Back to The Watson Institute. I discover on arrival that the play has been designed to be done in traverse. My stage fears subside. But delivering the show lengthwise is a first for my hall, just 12m by 5m. We work together to see how we can squeeze it all in.
The hall is a beautiful, idiosyncratic building; pink sandstone with a mock turret on one outside corner. It was built in 1897 as a reading room by the well-to-do of the village. It’s now the place where the calm of pilates or the click of indoor bowls shares space with the mothers and squealing toddlers or murmurings of parish council meetings, depending on which day of the week it is.
I dutifully set out 56 chairs along the two sides of the hall while my visitors set up their gear. They’ll be fed back at my home before the show. We’ll deal with the vegetarian request and house two of them for the night afterwards. I’ve found two friendly local families to help house the others.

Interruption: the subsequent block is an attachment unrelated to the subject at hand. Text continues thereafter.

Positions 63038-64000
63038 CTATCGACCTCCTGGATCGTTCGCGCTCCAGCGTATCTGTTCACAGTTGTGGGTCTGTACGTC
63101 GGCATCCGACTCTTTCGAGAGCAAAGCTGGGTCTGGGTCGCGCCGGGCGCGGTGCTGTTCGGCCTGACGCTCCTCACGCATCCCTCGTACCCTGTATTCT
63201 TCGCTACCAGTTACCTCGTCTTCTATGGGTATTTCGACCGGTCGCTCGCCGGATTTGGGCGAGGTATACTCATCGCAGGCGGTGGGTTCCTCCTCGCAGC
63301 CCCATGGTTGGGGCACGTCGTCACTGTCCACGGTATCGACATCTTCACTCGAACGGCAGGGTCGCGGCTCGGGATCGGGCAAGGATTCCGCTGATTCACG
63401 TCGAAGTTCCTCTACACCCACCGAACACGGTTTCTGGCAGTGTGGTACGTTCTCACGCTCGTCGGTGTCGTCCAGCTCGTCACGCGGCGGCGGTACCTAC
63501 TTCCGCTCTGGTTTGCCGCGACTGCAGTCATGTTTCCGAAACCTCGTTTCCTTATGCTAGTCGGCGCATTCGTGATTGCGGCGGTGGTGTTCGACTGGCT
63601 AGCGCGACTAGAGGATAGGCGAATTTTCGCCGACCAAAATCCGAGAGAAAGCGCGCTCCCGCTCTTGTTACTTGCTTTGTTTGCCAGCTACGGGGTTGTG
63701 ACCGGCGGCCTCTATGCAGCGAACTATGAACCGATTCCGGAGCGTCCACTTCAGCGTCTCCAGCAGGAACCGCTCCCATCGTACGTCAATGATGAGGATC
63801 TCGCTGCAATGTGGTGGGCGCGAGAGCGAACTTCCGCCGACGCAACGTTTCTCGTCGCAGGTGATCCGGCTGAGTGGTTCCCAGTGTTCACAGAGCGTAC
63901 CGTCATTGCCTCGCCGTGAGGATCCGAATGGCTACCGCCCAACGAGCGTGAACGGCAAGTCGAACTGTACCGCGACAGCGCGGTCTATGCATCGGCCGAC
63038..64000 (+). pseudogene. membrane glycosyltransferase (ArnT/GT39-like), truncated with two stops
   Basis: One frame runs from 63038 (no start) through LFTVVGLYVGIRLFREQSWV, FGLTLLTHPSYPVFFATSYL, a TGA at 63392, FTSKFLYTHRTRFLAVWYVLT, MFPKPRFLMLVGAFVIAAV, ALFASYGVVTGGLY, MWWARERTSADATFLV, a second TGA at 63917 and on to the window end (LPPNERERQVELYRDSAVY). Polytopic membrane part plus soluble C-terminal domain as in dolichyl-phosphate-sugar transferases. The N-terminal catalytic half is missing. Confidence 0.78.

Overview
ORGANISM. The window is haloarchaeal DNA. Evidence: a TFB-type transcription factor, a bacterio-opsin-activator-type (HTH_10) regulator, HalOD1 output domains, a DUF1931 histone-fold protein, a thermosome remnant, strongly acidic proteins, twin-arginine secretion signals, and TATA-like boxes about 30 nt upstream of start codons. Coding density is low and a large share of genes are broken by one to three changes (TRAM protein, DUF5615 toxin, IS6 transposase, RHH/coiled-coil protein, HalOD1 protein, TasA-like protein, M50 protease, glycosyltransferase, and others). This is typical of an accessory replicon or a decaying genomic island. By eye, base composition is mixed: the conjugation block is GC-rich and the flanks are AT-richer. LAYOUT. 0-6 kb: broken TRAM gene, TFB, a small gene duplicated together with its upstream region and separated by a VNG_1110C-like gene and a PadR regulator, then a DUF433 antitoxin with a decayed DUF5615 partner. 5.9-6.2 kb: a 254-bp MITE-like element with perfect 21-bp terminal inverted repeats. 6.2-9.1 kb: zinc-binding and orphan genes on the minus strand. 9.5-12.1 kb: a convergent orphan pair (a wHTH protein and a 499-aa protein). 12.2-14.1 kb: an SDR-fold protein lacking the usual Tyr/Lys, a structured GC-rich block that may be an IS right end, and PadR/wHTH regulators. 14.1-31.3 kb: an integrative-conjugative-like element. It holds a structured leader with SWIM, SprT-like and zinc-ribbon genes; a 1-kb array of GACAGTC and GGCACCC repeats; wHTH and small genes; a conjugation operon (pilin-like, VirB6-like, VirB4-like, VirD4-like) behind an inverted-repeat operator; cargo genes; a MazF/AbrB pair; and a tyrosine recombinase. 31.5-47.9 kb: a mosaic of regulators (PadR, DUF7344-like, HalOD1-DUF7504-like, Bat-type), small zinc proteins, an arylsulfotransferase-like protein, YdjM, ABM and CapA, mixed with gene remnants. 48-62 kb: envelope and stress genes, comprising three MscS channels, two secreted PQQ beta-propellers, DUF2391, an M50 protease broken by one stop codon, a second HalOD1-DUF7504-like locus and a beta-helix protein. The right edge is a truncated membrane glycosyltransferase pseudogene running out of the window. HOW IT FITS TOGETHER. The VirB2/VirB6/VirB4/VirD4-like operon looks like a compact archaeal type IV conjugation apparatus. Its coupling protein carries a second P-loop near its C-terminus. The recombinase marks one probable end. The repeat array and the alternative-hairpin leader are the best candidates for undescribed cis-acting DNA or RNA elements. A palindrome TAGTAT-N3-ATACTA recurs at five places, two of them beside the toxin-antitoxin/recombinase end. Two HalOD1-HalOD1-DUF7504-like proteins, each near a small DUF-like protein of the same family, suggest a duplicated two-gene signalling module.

The promoter’s role
The role of the promoter is a varied and wonderfully testing one. We’re all volunteers. Latest estimates put the number at almost 1,700, providing well over 100,000 hours of promoting time.
Des George has been doing it in the small harbour village of Aberdyfi on the edge of Snowdonia for 16 years and collaborates with Night Out, the Welsh scheme, in Neuadd Dyfi hall, a former cinema.
“It just seemed a good thing to do. I don’t really know why I started doing it,” says Des, a semi-retired 67-year-old businessman. “I enjoy putting things on, it brings people together. We do six or seven shows a year and we put on a village panto too. We sometimes make money on the show but that’s not the motivation. It provides a good night out for the village, it’s good for the village, and it helps us get grants for improvements too.”
Time to open the big wooden double doors. I know most of the audience. My home number has doubled as the box office. Some promoters shift tickets online too. People sit down and immediately start chatting to one another. They’ve either brought their own drinks or got them from the pub. Some places run bars and raffles.